Stroke (or cerebrovascular accident (CVA)) is the clinical designation for a rapidly developing loss of brain function due to an interruption in the blood supply to all or part of the brain. This phenomenon can be caused by thrombosis, embolism, or hemorrhage.
Stroke is a medical emergency and can cause permanent neurological damage or even death if not promptly diagnosed and treated. It is the third leading cause of death and the leading cause of adult disability in the United States and industrialised European nations. It is predicted that stroke will soon become the leading cause of death world-wide.
The symptoms of stroke can be quite heterogeneous, and patients with the same cause of stroke can have widely differing handicaps. Conversely, patients with the same clinical handicap can in fact have different underlying causes.
The cause of stroke is an interruption in the blood supply, with a resulting depletion of oxygen and glucose in the affected area. This immediately reduces or abolishes neuronal function, and also initiates an ischemic cascade which causes neurons to die or be seriously damaged, further impairing brain function.
Strokes can be classified into two major categories: ischemic and hemorrhagic. Ischemia can be due to thrombosis, embolism, or systemic hypoperfusion. Hemorrhage can be due to intracerebral hemor-rhage, subarachnoid hemorrhage, subdural hemor-rhage, or epidural hemorrhage. ~80% of strokes are due to ischemia.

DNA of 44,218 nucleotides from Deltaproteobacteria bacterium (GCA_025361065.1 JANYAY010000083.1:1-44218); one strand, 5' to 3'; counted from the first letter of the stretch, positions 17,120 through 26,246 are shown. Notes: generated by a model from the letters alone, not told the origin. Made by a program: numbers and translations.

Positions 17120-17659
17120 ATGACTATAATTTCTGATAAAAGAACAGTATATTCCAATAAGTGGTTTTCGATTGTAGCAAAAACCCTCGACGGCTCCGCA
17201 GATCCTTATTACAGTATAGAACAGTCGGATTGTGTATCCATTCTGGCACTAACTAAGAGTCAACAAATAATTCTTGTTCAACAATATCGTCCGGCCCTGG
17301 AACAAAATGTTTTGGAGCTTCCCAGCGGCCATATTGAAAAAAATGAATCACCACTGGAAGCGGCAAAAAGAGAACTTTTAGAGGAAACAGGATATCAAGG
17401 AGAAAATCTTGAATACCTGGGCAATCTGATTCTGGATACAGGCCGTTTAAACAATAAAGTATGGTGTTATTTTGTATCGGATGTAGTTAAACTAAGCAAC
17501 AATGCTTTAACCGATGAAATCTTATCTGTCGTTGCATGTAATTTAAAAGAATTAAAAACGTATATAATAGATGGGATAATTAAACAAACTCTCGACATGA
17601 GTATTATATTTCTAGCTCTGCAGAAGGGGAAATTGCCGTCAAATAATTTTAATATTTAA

- Ischemic stroke; In an ischemic stroke (approx. 80% of strokes), a blood vessel becomes occluded and the blood supply to part of the brain is totally or partially blocked. Ischemic stroke is commonly divided into thrombotic stroke, embolic stroke, systemic hypoperfusion (Watershed or Border Zone stroke), or venous thrombosis. Cocaine abuse doubles the risk of ischemic strokes.
- Thrombotic stroke; In thrombotic stroke, a thrombus-forming process develops in the affected artery. The thrombus — a built-up clot — gradually narrows the lumen of the artery and impedes blood flow to distal tissue. These clots usually form around atherosclerotic plaques. Since blockage of the artery is gradual, onset of symptomatic thrombotic strokes is slower. A thrombus itself (even if non- occluding) can lead to an embolic stroke (see below) if the thrombus breaks off—at which point it is then called an “embolus.”
Ozone Therapy can help prevent a stroke from happening. Ozone Therapy can also help patients who have suffered from a stroke, regain mobility and to help get their bodies back on track. Ozone increases the oxygen levels in the blood, improves blood circulation, neutralises toxins & impurities, clears plaque from the arteries, breaks up cholesterol, combats the hardening of arteries, helps strengthen the arterial walls and helps to improve damaged areas in the brain.
By using an Ozone Steam Sauna, especially before you are struck by a major disease, you can improve your overall health drastically. Combine that with a balanced diet and a bit of exercise, and you can fight most diseases. It is always easier to prevent than to treat.
Find out more about the Benefits of Ozone Therapy; click here.
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